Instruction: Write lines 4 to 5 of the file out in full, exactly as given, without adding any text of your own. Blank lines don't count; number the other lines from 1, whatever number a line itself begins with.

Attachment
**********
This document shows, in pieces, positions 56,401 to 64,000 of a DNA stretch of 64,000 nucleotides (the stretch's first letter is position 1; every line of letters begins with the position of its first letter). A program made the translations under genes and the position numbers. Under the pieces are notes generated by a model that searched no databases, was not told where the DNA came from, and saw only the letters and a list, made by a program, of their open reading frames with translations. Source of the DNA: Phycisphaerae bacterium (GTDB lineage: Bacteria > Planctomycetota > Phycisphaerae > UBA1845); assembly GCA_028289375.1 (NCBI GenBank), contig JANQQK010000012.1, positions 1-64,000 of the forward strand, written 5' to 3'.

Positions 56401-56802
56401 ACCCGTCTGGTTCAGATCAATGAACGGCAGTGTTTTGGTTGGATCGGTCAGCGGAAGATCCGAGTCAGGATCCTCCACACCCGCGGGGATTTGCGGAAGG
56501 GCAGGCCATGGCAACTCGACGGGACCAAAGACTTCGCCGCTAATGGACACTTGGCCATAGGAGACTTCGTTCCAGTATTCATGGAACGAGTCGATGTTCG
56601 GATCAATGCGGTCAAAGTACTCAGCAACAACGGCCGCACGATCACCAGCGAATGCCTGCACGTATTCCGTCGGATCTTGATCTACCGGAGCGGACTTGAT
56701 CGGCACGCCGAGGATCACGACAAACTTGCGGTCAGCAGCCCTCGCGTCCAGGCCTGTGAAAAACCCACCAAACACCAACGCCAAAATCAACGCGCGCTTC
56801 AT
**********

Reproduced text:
56501 GCAGGCCATGGCAACTCGACGGGACCAAAGACTTCGCCGCTAATGGACACTTGGCCATAGGAGACTTCGTTCCAGTATTCATGGAACGAGTCGATGTTCG
56601 GATCAATGCGGTCAAAGTACTCAGCAACAACGGCCGCACGATCACCAGCGAATGCCTGCACGTATTCCGTCGGATCTTGATCTACCGGAGCGGACTTGAT